Every forage used for food plots has an optimum time for planting. For brassicas the best time to plant is right now. From late July through September is the time to get these plants in the ground in the Shenandoah Valley.

Brassicas include plants such as kale, turnips, rape, radishes and others. They have become extremely popular among food plot mangers because they are easy to grow, provide tremendous amounts of protein and are devoured by deer. Protein levels can exceed 30% in many cases.

On some properties it takes a season or two before deer become interested in eating brassicas. But once they do, chances are good they’ll hit them hard. They seem to particularly favor these plants once there has been a frost or two. That converts the starches in the plant to sugars and makes them especially palatable.

Once the leaves have been eaten down, many of these plants such as turnips and radishes still have a root or bulb left in the ground. Deer often dig those up with their hooves and dine on them during winter when other foods are scarce.

To grow a good brassica plot you need to properly prepare the seedbed. First kill the present vegetation with a non-selective herbicide such as Roundup or generic glyphosate, then till the soil repeatedly after the weeds and grasses die. Add lime and fertilizer if you haven’t already, according to soil test recommendations. If you neglected to do a soil test, add 19-19-19 or similar fertilizer.

Now it’s time to broadcast the seeds. Barely cover them with 1/8 to ¼ inch of soil, or simply spread them on top before a rain. They’ll sprout up within days. Deer may not eat them heavily at first, but soon enough they’ll devour them as cold weather sets in and converts the starches in the plants into sugars.

Another plus of most brassicas is that they can improve your soil. Several varieties, including turnips and especially radishes, can actually make the ground better for future plantings.

Many plots suffer from compacted soil. Plant roots can’t penetrate deeply enough to obtain sufficient moisture and nutrients to thrive. They are basically living off the first few inches of ground and struggling to spread their roots through that extremely hard dirt. The usual cause is too many years of shallow tilling or disking with ATVs or small tractors and no deep plowing with a big tractor to aerate and loosen the soil below the top 4-6 inches.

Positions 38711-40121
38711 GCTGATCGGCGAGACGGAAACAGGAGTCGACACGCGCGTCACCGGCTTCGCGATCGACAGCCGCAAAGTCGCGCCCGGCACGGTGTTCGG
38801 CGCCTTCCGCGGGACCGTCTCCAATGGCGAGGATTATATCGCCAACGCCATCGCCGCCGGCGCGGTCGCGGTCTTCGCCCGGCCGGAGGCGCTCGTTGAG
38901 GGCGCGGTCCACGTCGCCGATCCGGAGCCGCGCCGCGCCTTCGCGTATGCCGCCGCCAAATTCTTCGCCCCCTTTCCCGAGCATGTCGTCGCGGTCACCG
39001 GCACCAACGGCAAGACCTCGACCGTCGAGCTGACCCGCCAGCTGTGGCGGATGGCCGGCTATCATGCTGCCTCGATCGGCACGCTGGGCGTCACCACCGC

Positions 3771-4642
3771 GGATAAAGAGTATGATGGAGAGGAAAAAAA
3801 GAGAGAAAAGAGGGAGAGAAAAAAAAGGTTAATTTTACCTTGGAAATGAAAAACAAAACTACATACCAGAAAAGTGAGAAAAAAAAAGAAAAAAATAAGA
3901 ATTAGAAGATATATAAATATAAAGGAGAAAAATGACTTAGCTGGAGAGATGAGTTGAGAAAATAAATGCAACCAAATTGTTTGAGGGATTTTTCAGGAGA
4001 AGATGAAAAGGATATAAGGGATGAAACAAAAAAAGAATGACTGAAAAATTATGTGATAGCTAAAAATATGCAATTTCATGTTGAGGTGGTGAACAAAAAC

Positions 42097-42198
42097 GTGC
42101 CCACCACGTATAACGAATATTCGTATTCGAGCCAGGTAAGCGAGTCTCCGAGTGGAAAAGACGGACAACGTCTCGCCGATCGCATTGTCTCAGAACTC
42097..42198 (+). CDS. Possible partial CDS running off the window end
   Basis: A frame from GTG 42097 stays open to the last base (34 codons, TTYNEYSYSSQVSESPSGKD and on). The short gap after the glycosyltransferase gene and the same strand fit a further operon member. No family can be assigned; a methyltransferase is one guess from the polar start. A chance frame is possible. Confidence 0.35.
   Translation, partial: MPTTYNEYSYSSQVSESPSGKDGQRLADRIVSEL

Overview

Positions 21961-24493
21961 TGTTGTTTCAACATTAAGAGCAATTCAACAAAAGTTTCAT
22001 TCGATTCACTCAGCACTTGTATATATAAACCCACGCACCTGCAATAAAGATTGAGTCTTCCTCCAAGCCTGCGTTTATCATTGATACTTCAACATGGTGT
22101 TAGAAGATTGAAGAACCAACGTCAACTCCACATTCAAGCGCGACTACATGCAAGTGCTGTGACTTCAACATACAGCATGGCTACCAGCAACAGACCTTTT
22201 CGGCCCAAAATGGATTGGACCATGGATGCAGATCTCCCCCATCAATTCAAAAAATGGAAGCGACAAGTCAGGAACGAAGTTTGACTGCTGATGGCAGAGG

Planting brassicas can help improve this situation. Several of these plants grow an extremely deep taproot and break up and aerate the soil when the root decays.

If these weren’t enough reasons to plant brassicas in the next few weeks, here’s another one. They grow thick leaf cover, choking out any problem weeds in the plot site. If you’ve ever done much work with food plots, you know that weeds taking over is one of the most common problems encountered. Brassicas will help with that ongoing battle.

For more information on summer and fall food plots, good places to look are the websites whitetailinstitute.com and plantbiologic.com.

Several readers have inquired about CWD, or Chronic Wasting Disease. Unfortunately, this incurable disease that strikes some deer is still present in Virginia. It was first detected in Frederick County over a decade ago.

Each year a number of deer that hunters harvest are checked for CWD by the Department of Wildlife Resources. Last year they examined over 3,000 whitetails. A total of 20 deer tested positive for CWD. Frederick County had 13, Shenandoah two, Fauquier, Madison, Loudoun, Rappahannock, and Warren counties each had one case. Since testing began in 2009 a total of 108 deer have tested positive. This is not great, but it shows the problem is not widespread or common in our state. Let’s hope it stays that way!

Award-winning outdoors writer Gerald Almy is a Maurertown resident

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